Scientists at Stockholm University in Sweden may have developed a new method for predicting earthquakes with the help of geochemistry. The method involves metering the content of certain metals in underground water, which changes before and after an earthquake.
The team of researchers behind these discoveries, presented in the latest issue of the scientific journal Geology, is led by Alasdair Skelton, professor of petrology and geochemistry at Stockholm University. An other member of the research group is Lillemor Claesson at the same department.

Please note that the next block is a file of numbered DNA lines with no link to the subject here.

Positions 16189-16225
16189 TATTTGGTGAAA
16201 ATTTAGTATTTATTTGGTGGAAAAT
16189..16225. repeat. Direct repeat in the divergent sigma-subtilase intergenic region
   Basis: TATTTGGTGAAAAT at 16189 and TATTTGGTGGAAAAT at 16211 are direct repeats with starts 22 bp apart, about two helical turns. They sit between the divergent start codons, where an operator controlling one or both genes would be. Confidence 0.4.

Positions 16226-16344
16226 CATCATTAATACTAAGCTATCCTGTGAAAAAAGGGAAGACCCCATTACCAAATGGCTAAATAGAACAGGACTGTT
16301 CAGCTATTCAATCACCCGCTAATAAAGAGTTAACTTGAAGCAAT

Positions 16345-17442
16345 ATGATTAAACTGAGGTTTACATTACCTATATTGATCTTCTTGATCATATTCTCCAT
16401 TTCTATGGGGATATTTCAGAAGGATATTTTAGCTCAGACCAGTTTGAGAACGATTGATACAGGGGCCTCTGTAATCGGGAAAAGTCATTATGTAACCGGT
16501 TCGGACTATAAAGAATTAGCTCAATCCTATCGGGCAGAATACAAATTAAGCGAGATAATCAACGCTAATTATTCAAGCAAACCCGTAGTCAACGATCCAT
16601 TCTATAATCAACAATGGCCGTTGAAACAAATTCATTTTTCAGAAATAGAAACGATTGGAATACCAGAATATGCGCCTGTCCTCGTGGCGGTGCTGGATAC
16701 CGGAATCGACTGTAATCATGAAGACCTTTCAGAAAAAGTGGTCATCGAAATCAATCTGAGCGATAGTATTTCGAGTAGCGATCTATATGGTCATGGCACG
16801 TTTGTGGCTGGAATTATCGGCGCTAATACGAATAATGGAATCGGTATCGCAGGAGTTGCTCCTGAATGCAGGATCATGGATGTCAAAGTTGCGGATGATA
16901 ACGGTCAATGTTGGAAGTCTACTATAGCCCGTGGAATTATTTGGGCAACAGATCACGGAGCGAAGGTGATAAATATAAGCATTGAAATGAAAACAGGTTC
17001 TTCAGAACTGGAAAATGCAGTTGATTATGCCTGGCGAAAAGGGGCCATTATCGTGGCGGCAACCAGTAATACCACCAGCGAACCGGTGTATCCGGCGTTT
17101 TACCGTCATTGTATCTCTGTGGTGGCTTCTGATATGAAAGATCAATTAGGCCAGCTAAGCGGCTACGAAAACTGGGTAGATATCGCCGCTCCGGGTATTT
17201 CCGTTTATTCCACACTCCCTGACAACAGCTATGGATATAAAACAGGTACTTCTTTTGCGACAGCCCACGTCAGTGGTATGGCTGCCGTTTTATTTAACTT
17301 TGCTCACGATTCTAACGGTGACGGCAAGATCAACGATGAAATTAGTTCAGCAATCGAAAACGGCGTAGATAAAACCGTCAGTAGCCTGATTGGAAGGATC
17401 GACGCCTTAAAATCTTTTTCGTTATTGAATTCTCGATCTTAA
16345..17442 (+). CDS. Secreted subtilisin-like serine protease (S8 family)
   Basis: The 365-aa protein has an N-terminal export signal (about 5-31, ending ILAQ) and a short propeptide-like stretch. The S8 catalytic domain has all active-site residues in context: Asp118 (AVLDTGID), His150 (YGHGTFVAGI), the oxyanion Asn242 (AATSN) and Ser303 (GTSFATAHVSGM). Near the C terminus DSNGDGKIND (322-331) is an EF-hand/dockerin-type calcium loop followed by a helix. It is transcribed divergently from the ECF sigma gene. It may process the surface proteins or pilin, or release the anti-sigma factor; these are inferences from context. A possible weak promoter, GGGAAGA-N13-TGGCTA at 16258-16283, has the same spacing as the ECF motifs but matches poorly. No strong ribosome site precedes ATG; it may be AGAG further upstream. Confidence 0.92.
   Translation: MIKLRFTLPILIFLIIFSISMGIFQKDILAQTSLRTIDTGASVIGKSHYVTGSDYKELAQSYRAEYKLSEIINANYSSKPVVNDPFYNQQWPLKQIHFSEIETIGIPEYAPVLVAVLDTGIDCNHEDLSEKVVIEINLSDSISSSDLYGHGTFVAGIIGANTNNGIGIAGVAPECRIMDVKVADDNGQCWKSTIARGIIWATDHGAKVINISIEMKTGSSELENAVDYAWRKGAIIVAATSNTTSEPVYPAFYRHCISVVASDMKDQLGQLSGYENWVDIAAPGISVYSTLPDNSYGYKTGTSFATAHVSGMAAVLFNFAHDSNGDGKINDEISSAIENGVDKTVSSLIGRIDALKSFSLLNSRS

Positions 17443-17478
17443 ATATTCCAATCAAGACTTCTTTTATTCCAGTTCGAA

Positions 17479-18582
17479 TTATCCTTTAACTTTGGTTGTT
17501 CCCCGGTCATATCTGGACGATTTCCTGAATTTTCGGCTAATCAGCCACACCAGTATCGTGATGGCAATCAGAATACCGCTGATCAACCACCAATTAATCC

Earthquakes primarily represent a threat to areas where continental plates meet: Japan, Turkey, California, for example. A major problem is the difficulty of quickly predicting quakes and the risks in these prone areas. Now Alasdair Skelton and his research team are claiming that it may be possible to predict tremors by metering how the content of metals in underground water changes.
Agneta Paulsson | alfa
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